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Oakland University to collaborate on national project to assess role of master’s education in STEM workforce development

Oakland University has been selected by the Council of Graduate Schools (CGS) to participate in a Master’s Career Path Exit Survey project, which is designed to expand our understanding of how master’s education across all fields prepares the STEM workforce.
“From a workforce development standpoint, it is imperative that we understand the reasons that master’s degree earners undertake graduate study and the employment outcomes that result from earning their master’s degree,” said Dr. Brandy Randall, dean of the Graduate School at Oakland University.
“Bureau of Labor Statistics show that many of the fastest growing fields require a master’s degree for entry into the field,” Randall added. “Our regional and national prosperity is dependent upon having a highly skilled and trained workforce. While this project has a special focus on STEM fields, it is designed to understand the experiences of all students graduating with a master’s degree.”
Oakland University was one of 10 schools chosen through a competitive grant application process to participate in this national project. The grant is a sub-award of a National Science Foundation grant that was awarded to the CGS for a project titled, Understanding Roles of Master’s Education in Entry Into, and Upskilling and Reskilling for, the STEM Workforce.
“We're being awarded $25,000 across two years to complete the project,” Randall said. “Two additional schools are participating, but are not receiving grant funding.”
Participating universities include: California State University at Bakersfield, Georgia State University, Hood College, Jackson State University, Oakland University, Old Dominion University, Texas State University, the University of California, Berkeley, the University of Central Florida, the University of Minnesota, the University of North Dakota, and the University of North Texas.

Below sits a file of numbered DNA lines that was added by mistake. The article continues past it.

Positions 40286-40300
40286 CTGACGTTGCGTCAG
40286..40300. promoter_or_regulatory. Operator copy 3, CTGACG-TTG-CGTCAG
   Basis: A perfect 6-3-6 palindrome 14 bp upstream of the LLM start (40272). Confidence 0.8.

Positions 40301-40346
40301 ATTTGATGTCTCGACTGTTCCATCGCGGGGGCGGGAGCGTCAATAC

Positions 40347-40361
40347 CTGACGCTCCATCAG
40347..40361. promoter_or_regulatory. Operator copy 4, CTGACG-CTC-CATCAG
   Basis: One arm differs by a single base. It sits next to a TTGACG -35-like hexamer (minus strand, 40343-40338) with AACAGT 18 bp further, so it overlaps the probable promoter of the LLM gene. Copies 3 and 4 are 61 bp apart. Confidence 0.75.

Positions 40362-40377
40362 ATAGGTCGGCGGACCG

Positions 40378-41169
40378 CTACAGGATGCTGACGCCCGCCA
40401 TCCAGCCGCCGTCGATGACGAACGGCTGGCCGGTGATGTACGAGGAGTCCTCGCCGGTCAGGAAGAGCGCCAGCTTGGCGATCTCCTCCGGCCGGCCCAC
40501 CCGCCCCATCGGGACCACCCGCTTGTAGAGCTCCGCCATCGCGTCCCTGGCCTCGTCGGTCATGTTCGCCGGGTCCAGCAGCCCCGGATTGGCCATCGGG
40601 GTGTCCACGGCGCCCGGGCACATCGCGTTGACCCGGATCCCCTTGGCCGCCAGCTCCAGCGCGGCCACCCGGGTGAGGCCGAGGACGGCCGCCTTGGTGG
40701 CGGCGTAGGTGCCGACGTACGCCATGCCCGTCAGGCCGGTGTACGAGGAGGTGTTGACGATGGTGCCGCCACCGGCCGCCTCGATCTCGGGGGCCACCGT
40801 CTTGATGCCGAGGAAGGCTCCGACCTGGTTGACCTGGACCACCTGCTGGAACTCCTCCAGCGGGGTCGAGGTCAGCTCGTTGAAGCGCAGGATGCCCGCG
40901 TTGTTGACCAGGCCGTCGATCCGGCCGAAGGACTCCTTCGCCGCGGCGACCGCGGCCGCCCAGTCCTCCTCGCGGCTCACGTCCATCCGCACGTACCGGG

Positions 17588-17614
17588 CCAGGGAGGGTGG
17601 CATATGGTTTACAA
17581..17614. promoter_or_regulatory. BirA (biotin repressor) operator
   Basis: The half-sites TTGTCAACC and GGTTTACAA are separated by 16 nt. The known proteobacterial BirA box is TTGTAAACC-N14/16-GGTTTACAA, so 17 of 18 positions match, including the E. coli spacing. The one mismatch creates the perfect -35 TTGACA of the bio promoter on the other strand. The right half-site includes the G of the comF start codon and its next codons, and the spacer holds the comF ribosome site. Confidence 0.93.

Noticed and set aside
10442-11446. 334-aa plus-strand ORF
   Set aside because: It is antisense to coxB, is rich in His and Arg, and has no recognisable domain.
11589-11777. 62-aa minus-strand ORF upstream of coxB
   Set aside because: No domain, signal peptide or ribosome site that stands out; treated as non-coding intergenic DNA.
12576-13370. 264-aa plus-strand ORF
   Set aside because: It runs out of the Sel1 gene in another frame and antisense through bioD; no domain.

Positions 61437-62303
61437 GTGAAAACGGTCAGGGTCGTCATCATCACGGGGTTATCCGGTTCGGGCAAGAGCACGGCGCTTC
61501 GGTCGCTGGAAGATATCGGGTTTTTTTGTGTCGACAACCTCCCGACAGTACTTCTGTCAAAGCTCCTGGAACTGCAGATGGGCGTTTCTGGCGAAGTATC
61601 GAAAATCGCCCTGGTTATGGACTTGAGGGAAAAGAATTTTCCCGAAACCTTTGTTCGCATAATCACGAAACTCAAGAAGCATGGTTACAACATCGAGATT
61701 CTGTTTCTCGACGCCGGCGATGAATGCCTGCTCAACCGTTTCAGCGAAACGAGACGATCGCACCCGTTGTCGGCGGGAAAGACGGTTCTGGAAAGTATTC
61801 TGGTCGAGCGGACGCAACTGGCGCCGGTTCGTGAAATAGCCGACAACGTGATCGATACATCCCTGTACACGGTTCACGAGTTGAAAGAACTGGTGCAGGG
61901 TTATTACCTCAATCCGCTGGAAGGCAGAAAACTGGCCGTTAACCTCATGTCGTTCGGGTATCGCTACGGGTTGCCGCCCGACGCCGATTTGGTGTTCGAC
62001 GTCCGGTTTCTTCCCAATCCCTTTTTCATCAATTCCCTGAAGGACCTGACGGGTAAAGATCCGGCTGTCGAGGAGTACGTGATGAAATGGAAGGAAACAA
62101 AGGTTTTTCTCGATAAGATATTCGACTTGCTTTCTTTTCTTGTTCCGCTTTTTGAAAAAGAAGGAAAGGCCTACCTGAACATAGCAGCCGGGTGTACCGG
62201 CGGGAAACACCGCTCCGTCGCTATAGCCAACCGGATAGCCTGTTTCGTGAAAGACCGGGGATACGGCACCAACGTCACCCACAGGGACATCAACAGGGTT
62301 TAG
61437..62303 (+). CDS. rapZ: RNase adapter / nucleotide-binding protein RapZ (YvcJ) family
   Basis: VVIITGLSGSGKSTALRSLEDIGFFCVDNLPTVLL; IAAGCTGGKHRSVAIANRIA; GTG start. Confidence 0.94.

“Oakland's participation in this project gives us an opportunity to tell the story of our outstanding graduate education on a national stage,” Randall said. “Being part of this project gives Oakland a place at the table in the national discussion regarding the development of a data infrastructure for future research.”
The project entails disseminating a standard survey to all master's degree graduates across the next two years; beginning with students graduating at the end of the winter 2022 semester. OU will share its de-identified data with CGS, participate in meetings with the other participating schools, and share its experiences as part of CGS conferences that are geared to the national graduate education audience.
“As the dean of the Graduate School, one of my goals is to more consistently collect information about the experiences of our graduate students, as that will allow us to continuously improve and to have insight into what is going well so that we maintain those practices,” Randall said. “The opportunity to apply for this grant came at an opportune time, as it allows us to begin to fulfill that goal.
“In the coming months, we will be working with our campus constituents to develop and add additional questions to the survey to allow us to capture additional information that is helpful to us, but is not included in the survey already.”
Randall anticipates that eventually the data collection effort may extend beyond the initial participating universities.
“We will contribute to identifying best practices for such data collection efforts, as well as sharing how we are using the data at Oakland,” she said. “If we are able to develop such a national data infrastructure, that will, in the future, provide an opportunity to benchmark our student outcomes against national data.”
To learn more about the Graduate School at Oakland University, visit
For more information about the Council of Graduate Schools, visit

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